'Mindy Project' Season 2: Should Danny and Mindy get together?
When "Mindy" launched last fall, the pilot established Mindy's sexual fling with bad boy co-worker Jeremy ( Ed Weeks) but that potentially ongoing story was almost immediately dropped as the series went through some growing pains and creative changes. At the same time, Messina's Castellano quickly became the show's breakout character -- a guy's guy from a working class Staten Island background with a love for Springsteen and baseball. He couldn't be more different from Kaling's girly pop culture loving romantic comedy fan. And that's when fans started wondering if they'd hook up.
Blame "Mindy's" rom-com influences, the sparkling performances of Kaling and Messina, or the writers' tendency to give Mindy and Danny scenes where their grudging but respectful friendship hinted at a subconscious mutual attraction. Whatever the reason, their playful back-and-forth continued throughout the season even as the characters dated a string of other people.
Those love interests were often played by great guest stars ( Tommy Dewey as sports agent Josh and Anders Holm as Pastor Casey were especially well-matched with Kaling over multiple episodes, while Messina's strongest match was Chloe Sevigny as ex-wife Christina), which is one reason the possibility of coupling up Mindy and Danny gets so complicated. While Kaling and Messina drive the show -- and there's still a lot of room to flesh out the ensemble cast -- it might be too much to ask them to carry it together without fun guest stars to bounce off of or the ability to put their characters in separate storylines whenever needed.
Pushing Mindy and Danny into a relationship too fast could compromise something special about the show, or it could create the renewed buzz that lead-in "New Girl" has enjoyed with its Nick-Jess romance in Season 2. That dilemma will surely be weighing on Kaling, the writers and FOX as "Mindy" enters Season 2. Especially since the show still enjoys more critical and creative respect than commercial success (the first season has averaged around 3 million viewers and a 1.6 rating in the 18-49 demo -- both so-so numbers that FOX would surely like to see grow), and "Mindy" will once again follow "New Girl" next fall.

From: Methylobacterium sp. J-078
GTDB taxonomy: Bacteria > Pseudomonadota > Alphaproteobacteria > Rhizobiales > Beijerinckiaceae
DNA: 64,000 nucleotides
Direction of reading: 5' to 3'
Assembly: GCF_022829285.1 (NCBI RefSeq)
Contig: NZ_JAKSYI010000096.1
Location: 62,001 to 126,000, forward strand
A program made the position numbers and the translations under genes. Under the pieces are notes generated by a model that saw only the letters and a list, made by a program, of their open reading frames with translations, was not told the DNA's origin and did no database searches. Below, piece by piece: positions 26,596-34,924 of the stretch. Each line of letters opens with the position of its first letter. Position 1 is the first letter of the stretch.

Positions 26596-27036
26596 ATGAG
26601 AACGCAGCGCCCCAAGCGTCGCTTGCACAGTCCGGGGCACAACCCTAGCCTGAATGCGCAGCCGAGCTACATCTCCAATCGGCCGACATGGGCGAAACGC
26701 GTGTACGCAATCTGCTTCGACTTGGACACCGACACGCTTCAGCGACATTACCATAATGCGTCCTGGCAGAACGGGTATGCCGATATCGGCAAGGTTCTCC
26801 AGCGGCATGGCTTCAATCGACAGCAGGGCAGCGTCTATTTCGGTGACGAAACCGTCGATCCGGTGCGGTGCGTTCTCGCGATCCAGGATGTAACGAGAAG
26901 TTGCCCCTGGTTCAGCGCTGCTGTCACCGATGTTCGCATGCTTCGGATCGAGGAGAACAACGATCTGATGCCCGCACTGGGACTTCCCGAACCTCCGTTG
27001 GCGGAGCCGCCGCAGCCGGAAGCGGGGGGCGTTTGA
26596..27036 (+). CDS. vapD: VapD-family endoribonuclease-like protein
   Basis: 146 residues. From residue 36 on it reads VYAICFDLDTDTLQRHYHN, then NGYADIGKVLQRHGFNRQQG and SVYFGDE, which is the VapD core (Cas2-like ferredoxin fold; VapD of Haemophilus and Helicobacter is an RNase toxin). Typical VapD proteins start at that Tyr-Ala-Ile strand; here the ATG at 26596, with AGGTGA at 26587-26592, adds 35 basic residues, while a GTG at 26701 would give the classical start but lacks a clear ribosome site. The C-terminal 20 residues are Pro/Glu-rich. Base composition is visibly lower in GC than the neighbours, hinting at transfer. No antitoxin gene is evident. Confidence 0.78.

Just in case, the Season 1 finale left the door wide open for a Mindy-Danny romance (should we call them Manny or Dindy?). In the final scene, Danny tells Mindy he's decided to slow it down with Christina, but Mindy reaffirms her interest in Casey and agrees to go with him to Haiti. Still, in that moment when Danny offered to clean Mindy's glasses and they found themselves face to face, you could see both characters considering the possibilities...
As a show, "Mindy" remains first and foremost a great showcase for Kaling's comedic voice. Now that she's surrounded herself with smart writers and strong actors, the series is sharper and more ambitious than nearly any other comedy on network TV. It never settles for the obvious joke or standard variations on characters doing the same thing every week, and doesn't really deserve to fall into the "will they/won't they" trap. But based on what "Mindy" established in Season 1, if the writers decide to go there it's probably not going to happen in any kind of predictable way.